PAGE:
9 patients (6 in the bedaquiline group and 3 in the placebo group) who had sputum-culture results that did not allow for primary efficacy
evaluation (either no evidence of culture positivity before the first dose of the study drug was administered or no results during the first
8 weeks after the first dose was administered), 7 patients (3 patients and 4 patients, respectively) who were infected with extensively
drug-resistant tuberculosis, 8 patients (4 in each group) who had drug-sensitive tuberculosis, and 4 patients (all in the placebo group)
for whom status with respect to multidrug-resistant tuberculosis could not be confirmed.

Antimycobacterial Activity with respect to pyrazinamide susceptibility, HIV

In the modified intention-to-treat population, status, and baseline albumin grade) was still sig-
the median time to sputum-culture conversion nificant and was similar to the estimate obtained
was faster in the bedaquiline group than in the from the unadjusted model. (Pre-extensive drug
placebo group (83 days vs. 125 days), for a hazard resistance was not included in the model because
ratio for conversion in the bedaquiline group of the between-group difference was small [7%].)
2.44 (95% confidence interval [CI], 1.57 to 3.80; More patients in the bedaquiline group than
P<0.001) (Fig. 3). The same analysis in the full in the placebo group had confirmed culture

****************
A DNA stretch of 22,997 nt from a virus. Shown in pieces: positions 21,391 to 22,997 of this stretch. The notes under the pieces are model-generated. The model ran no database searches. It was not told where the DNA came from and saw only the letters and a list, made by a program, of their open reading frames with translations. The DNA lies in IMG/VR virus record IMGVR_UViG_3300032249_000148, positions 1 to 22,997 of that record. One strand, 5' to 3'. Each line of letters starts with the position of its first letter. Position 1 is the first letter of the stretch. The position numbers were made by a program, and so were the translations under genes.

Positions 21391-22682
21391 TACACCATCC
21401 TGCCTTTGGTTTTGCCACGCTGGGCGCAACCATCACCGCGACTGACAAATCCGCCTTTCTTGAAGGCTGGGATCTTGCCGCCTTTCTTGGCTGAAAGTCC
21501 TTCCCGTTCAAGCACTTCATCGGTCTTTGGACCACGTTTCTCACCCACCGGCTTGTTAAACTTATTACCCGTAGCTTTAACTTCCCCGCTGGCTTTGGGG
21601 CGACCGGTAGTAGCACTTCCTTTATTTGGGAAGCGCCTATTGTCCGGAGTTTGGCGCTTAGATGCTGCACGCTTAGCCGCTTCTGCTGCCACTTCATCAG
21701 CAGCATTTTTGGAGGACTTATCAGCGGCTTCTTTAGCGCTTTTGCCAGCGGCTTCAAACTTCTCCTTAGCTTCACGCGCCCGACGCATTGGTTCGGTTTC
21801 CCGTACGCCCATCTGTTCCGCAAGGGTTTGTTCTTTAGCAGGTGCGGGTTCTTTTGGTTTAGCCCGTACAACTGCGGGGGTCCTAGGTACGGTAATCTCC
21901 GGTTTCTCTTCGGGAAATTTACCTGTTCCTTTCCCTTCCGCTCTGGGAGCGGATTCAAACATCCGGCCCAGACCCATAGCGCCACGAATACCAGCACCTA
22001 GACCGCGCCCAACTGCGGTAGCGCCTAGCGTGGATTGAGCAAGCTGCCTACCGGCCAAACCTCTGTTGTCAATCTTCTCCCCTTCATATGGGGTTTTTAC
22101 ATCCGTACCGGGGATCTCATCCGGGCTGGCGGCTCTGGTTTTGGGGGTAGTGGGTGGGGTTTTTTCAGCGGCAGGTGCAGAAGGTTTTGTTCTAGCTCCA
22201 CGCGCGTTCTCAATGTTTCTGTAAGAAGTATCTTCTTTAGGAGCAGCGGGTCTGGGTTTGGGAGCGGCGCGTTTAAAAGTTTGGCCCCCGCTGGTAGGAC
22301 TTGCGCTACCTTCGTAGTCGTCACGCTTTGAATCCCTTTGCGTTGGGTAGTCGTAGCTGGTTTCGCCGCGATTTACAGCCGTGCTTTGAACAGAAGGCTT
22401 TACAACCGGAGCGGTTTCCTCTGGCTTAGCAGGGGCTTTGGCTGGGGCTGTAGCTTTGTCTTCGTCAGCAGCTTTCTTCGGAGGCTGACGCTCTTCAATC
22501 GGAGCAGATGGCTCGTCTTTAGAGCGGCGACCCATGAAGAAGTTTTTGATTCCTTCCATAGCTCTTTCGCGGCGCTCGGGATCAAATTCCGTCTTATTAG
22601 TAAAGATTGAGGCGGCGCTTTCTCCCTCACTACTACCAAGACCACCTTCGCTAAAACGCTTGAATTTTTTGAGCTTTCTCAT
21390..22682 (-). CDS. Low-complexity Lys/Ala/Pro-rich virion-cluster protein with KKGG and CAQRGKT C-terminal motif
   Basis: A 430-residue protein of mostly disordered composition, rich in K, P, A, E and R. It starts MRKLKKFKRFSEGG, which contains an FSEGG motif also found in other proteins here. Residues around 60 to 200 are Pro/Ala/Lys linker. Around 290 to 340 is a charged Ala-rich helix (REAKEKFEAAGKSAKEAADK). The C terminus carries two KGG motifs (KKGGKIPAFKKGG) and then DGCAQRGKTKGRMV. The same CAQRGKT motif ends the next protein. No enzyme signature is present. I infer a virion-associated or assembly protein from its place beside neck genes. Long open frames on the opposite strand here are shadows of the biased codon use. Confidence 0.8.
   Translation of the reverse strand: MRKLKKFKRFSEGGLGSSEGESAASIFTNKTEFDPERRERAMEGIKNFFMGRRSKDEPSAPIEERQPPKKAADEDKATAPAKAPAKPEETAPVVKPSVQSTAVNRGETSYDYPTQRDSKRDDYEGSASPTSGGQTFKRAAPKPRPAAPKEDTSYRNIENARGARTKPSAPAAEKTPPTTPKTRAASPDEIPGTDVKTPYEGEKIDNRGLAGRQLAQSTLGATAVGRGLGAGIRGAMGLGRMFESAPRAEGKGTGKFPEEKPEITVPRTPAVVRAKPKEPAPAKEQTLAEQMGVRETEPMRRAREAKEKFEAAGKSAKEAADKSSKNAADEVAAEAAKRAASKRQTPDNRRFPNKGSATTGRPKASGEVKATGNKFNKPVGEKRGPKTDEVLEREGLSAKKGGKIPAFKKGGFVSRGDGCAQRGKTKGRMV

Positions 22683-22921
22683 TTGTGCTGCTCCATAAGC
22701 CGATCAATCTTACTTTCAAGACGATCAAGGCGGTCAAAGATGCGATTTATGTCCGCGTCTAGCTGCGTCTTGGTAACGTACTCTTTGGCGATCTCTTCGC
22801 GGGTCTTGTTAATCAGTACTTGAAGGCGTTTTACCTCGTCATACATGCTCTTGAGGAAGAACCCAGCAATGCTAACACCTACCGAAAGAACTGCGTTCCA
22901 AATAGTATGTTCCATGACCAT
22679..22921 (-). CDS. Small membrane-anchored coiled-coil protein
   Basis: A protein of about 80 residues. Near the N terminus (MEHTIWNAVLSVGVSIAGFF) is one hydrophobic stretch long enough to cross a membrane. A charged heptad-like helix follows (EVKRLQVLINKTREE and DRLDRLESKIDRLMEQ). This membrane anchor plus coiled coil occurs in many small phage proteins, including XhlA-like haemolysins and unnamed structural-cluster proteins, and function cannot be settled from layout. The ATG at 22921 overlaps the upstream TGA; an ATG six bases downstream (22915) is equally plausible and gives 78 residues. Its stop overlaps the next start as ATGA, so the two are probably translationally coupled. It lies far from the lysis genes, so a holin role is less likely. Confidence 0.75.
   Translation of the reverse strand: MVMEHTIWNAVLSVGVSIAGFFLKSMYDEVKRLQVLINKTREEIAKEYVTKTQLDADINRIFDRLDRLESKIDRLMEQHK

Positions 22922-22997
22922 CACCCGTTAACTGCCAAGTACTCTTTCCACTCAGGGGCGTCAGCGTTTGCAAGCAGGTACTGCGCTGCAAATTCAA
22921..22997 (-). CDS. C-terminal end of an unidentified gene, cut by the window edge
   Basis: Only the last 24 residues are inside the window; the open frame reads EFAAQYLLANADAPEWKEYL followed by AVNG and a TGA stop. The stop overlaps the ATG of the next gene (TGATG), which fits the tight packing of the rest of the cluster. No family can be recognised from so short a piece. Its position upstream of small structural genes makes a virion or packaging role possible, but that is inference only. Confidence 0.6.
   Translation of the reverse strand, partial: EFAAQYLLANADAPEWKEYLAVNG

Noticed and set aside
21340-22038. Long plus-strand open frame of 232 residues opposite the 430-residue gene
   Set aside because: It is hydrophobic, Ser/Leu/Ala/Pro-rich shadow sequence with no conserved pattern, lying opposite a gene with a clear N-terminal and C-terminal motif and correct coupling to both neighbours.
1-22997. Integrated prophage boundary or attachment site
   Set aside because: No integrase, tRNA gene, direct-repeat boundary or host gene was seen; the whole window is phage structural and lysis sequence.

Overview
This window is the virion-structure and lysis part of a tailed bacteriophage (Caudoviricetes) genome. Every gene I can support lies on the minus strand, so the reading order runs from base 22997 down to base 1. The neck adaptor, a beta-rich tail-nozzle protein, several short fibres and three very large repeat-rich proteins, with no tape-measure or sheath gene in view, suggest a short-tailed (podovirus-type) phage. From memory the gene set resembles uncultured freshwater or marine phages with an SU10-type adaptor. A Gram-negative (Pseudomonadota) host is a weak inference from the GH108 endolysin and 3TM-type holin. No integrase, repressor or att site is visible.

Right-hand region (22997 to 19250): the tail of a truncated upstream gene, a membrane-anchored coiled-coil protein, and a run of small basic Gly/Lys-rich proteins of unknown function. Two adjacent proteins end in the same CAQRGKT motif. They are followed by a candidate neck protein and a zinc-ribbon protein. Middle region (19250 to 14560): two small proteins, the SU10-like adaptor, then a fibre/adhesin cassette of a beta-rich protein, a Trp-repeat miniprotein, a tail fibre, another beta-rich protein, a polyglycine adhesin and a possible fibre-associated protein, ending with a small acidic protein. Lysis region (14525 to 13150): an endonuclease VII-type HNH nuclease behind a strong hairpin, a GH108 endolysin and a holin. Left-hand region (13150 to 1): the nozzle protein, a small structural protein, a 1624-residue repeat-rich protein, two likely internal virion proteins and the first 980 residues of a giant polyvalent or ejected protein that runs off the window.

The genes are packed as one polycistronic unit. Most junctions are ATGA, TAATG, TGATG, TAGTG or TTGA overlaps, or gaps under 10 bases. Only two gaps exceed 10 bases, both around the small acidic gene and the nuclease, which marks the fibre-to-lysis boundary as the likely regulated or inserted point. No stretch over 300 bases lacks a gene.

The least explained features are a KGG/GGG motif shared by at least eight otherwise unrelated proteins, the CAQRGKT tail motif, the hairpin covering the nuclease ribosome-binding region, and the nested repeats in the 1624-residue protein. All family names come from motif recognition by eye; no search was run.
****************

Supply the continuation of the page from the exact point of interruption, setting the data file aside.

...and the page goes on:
intention-to-treat population had similar results conversion at both 24 and 120 weeks: 52 of 66
(Fig. S2 in the Supplementary Appendix). The patients (79%) and 38 of 66 patients (58%) in the
treatment difference in a model with adjustment two groups, respectively, at 24 weeks (P = 0.008)
for unequally distributed baseline factors (status and 41 of 66 patients (62%) and 29 of 66 patients

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Table 1. Demographic and Clinical Characteristics in the Modified Intention-to-Treat Population at Baseline.*

Bedaquiline Placebo All Patients

Characteristic (N = 66) (N = 66) (N = 132)
Demographic characteristics
Median age (range) — yr 32 (18–63) 34 (18–57) 34 (18–63)
Male sex — no. (%) 45 (68) 40 (61)   85 (64)
Black race — no. (%)† 24 (36) 25 (38)   49 (37)
Clinical characteristics
HIV positivity — no. (%) 5 (8) 14 (21)   19 (14)
Cavitary disease of ≥2 cm — no. (%) 54 (82) 56 (85) 110 (83)
Baseline albumin grade of 1 to 3 — no. (%)‡ 28 (42) 42 (64)   70 (53)
Drug resistance — no./total no. (%)§
Limited to isoniazid and rifampin 39/54 (72) 46/58 (79) 85/112 (76)
Pre-extensive drug resistance¶ 15/54 (28) 12/58 (21) 27/112 (24)
Fluoroquinolone resistance 6/54 (11) 4/58 (7) 10/112 (9)
Amikacin, kanamycin, or capreomycin resistance 9/54 (17) 8/58 (14) 17/112 (15)
Sensitivity to ≥3 drugs in the background regimen 40/53 (75) 44/55 (80) 84/108 (78)
Pyrazinamide resistance‖ 38/56 (68) 33/59 (56) 71/115 (62)
Background regimen — no. (%)
Aminoglycosides 64 (97) 63 (95) 127 (96)
Fluoroquinolones   66 (100) 65 (98) 131 (99)
Ethionamide or protionamide 65 (98) 64 (97) 129 (98)
Pyrazinamide 65 (98) 61 (92) 126 (95)
Ethambutol 46 (70) 46 (70)   92 (70)
Cycloserine or terizidone 25 (38) 26 (39)   51 (39)
Other agent** 4 (6) 6 (9) 10 (8)

* There were no significant differences between the two study groups except for the proportion of patients who were
HIV-positive (P = 0.04) and those who had a baseline albumin grade of 1 to 3 (P = 0.02). Fisher’s exact test was used
for the categorical measures, and an asymptotic Wilcoxon test for the continuous measures.